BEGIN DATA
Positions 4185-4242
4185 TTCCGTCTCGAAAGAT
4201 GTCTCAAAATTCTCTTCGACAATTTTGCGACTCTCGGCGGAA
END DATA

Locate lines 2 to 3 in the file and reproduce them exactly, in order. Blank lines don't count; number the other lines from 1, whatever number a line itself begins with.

4185 TTCCGTCTCGAAAGAT
4201 GTCTCAAAATTCTCTTCGACAATTTTGCGACTCTCGGCGGAA